I arose this morning to check on the caterpillar who had gone into a J yesterday, and… wasps. πŸ™ πŸ™
    My only hope is that a catty or two might have crawled off to hang elsewhere – I promptly whisked the two that remained (out of 6!) inside. I am sad to see that no matter how large the catty (and they were very big and healthy and due to “J” at any moment), the wasp still goes to town on them.
    I think I’m going to bring one of the big plants indoors… somehow.

    Does anyone know if there is a natural form of “biological warfare” plant one can use against wasps? A pyrethrum daisy? (or is that just to discourage flys?)

    This is sad, because they’d been perfectly fine all week long.

    in reply to: Powdery mildew – can I save my plants? #24954


    Putting them outside seems to have worked for all of mine bar one, which was really quite far gone.

    Is “white fly” the same bug as makes very fine fine sticky threads/sticky texture to the leaves? (I’ve also noticed the actual white flys themselves, just wondered if it was an earlier stage of it. Miniscule little black dots (bugs?)

    in reply to: Last has flown. General notes #24517


    And yes, Jacqui. They’ve left their chrysalises just hanging there! No attempt at tidiness at all.

    in reply to: Last has flown. General notes #24516


    I’d also like to mention a little sleep deprived anecdote. When they first started emerging, one morning I poked my head out of the bedroom to glance at the state of things, and was utterly convinced that there were two newly emerged butterflies hanging from their respective chrysalises. (Which were dark and due for hatching anyway.)

    Woke up later to a phonecall. Whilst talking, I looked at the plant and was AMAZED to see that they hadn’t hatched at all! (it had seemed so real at the time πŸ˜‰ )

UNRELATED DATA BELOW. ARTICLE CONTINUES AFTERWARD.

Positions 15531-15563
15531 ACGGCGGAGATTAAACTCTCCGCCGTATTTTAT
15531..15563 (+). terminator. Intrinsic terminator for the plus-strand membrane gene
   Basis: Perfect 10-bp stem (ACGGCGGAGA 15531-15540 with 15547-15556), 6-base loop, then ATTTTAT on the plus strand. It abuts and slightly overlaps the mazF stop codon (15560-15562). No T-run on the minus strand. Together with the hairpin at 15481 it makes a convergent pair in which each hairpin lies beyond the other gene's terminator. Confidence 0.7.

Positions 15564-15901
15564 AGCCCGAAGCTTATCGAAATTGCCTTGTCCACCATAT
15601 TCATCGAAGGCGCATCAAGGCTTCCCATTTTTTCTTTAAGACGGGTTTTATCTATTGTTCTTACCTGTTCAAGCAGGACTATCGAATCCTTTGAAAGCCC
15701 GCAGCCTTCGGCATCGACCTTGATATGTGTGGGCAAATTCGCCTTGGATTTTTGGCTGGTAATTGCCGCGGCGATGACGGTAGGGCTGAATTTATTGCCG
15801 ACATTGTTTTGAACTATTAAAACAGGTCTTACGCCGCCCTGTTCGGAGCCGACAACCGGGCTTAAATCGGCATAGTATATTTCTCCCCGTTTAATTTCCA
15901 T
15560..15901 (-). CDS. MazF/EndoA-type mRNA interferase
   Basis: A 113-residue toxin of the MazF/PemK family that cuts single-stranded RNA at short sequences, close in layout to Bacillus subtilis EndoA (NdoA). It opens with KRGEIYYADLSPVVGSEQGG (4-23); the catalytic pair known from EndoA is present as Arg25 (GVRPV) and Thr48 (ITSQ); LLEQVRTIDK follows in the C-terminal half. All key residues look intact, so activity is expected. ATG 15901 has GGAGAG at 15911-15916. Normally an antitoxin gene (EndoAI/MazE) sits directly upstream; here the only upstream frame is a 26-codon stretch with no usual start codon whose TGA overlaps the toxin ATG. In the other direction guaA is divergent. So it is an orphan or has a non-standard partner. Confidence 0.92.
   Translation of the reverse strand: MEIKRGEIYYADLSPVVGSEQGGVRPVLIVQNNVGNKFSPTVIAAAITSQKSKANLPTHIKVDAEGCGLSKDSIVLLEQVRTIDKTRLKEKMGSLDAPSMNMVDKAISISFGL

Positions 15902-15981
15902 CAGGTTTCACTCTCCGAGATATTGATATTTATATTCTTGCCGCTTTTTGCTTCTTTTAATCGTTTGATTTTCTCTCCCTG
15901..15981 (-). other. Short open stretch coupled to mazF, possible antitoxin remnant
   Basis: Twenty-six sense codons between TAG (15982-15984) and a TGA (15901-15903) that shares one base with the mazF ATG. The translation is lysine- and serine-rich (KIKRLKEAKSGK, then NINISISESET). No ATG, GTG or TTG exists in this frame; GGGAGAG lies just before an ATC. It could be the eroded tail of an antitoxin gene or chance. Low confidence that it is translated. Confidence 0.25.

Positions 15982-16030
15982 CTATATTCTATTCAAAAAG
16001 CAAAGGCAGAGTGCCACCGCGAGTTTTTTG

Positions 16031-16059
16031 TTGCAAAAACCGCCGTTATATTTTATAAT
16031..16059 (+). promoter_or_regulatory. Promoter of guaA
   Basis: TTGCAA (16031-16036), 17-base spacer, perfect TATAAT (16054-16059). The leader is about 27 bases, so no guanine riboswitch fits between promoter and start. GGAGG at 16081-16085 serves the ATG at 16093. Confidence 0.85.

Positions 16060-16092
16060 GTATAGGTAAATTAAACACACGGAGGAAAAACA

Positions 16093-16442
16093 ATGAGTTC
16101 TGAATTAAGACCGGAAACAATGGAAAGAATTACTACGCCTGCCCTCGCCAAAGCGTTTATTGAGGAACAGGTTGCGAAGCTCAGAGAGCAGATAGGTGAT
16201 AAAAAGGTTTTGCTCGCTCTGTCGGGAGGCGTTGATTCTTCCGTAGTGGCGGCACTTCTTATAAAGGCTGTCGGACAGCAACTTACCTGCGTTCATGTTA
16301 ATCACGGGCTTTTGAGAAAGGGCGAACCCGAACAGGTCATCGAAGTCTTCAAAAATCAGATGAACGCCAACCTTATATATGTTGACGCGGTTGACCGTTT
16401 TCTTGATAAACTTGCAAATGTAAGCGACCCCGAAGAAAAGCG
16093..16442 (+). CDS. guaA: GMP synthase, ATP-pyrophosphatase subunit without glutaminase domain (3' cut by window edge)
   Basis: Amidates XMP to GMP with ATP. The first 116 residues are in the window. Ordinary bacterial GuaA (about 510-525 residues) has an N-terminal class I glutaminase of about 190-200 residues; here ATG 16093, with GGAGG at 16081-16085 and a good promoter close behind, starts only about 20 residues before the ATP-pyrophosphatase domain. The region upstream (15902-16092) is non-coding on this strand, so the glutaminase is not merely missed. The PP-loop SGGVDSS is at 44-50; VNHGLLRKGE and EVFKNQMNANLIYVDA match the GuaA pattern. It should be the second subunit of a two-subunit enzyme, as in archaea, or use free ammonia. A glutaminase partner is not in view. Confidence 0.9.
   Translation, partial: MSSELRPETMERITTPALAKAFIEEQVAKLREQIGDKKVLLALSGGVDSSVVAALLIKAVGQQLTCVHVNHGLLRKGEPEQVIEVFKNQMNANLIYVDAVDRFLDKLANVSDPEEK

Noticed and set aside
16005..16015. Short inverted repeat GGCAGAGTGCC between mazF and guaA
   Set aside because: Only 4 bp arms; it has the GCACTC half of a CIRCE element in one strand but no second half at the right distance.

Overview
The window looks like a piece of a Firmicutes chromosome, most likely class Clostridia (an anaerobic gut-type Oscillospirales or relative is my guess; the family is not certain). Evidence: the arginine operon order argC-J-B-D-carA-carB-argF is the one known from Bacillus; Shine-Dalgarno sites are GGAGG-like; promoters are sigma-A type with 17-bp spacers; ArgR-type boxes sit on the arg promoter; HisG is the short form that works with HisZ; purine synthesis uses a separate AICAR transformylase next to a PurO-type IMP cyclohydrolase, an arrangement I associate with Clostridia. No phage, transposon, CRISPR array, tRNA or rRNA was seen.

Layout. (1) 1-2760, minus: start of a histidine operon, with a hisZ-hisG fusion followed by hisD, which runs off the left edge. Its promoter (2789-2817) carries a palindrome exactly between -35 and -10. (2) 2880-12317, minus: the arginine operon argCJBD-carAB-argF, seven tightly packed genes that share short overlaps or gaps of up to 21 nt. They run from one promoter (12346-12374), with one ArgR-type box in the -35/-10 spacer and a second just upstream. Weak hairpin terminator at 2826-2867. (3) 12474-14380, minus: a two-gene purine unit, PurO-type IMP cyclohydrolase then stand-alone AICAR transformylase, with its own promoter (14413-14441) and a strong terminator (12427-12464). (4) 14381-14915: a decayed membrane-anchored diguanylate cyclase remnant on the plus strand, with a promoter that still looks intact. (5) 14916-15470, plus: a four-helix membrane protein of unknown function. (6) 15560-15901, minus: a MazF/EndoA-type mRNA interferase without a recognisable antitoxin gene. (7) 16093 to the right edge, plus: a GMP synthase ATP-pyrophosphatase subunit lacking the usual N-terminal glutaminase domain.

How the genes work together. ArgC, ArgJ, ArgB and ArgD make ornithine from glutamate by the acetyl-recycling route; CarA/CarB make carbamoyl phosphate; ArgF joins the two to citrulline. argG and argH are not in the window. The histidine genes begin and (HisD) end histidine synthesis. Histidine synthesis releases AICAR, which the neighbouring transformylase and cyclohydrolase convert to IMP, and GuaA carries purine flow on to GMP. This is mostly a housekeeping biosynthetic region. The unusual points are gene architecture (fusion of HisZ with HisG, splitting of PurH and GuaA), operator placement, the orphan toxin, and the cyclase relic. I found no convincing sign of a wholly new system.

They hatched a few hours later.

    in reply to: Butterflies in blustery May #24425


    That’s the very one πŸ™‚
    Have released 8 butterflies so far – a good mixture of male and female, sizes ranging from 45 to 52 (joint to wingtip)
    One had a chrysalis that was almost in danger of being swamped by some tiny sticky threading mites, but everything was pruned and cleared off, and the butterfly flew this morning πŸ™‚

    in reply to: Butterflies in blustery May #24384


    Agents 775 and 776 are go! And I was heartened to see another monarch (untagged) loitering on the bushes at the same time. My two, by comparison to it, looked like they could have done with a bit of time in the gym. I think having the breeze from an open window making them work a little was a good idea.
    I’m hoping the rain holds off long enough that they “get the idea” of what they’re doing and I hope they survive enough!

    Jean, Agent 776 seemed a bit braver after a quick sip on the orchid I purchased yesterday πŸ™‚ I noticed the untagged monarch was flitting about the orange flowers on the hedge – they’re longish blooms with several to a strand. But I don’t know the name πŸ™

    in reply to: On the tagging of butterflies… #24375


    Looks like we’ve just picked up the horrible heavy elephant soaking weather even as I type! Probably best they didn’t fly today.
    And cool, I’ll note their numbers when they finally fly the coop – er – twig.

    Re. things flying, for those of you who might also be interested in birds…
    I’ve been following this live camera feed – from eggs, to recently fledged owlets. (there’s night cam and day cam) – I know it’s not butterflies, but at least over there it is summer! πŸ˜€

    in reply to: On the tagging of butterflies… #24377


    Well, I’ve applied tags to the first two butterbums! (so-called because they’re loitering πŸ˜‰ )

    Should I log in the tagging on the day they are tagged, or the day they are released?

    (I’ve been trying to encourage them to be enthused about the weather – although it’s a shade unpredictable today.)

    in reply to: Butterflies in blustery May #24337


    An orchid might be quite nice to have in the house in any case, so I’ll keep that in mind!
    (and thankyou all for the compliments on the videos πŸ™‚ )

    My biggest concern right now is how long they’ve been in their pupae, as I could swear it’s been 4 weeks for some. Although, having said that, I’m noticing the first signs of darker colouration. I just hope the weather has some convenient loopholes when they do hatch!

    in reply to: Monarchs falling out of crysalis #24336


    Having read this, I think I’m going to try putting something near the chrysalises (Haven’t thought what or how, yet πŸ˜€ ), but something with a bit of texture to grip – as I noticed even with my summer hatch there was a lot of scrabbling for purchase on the skin of the chrysalis.

    Could it be in the colder weather that they are simply less agile?

    in reply to: My swan plant is wilting #24335


    They seem remarkably resilient plants- I don’t know about the transplanting, but you could try what Jennifer suggested if it turns out to be too big and unmanageable?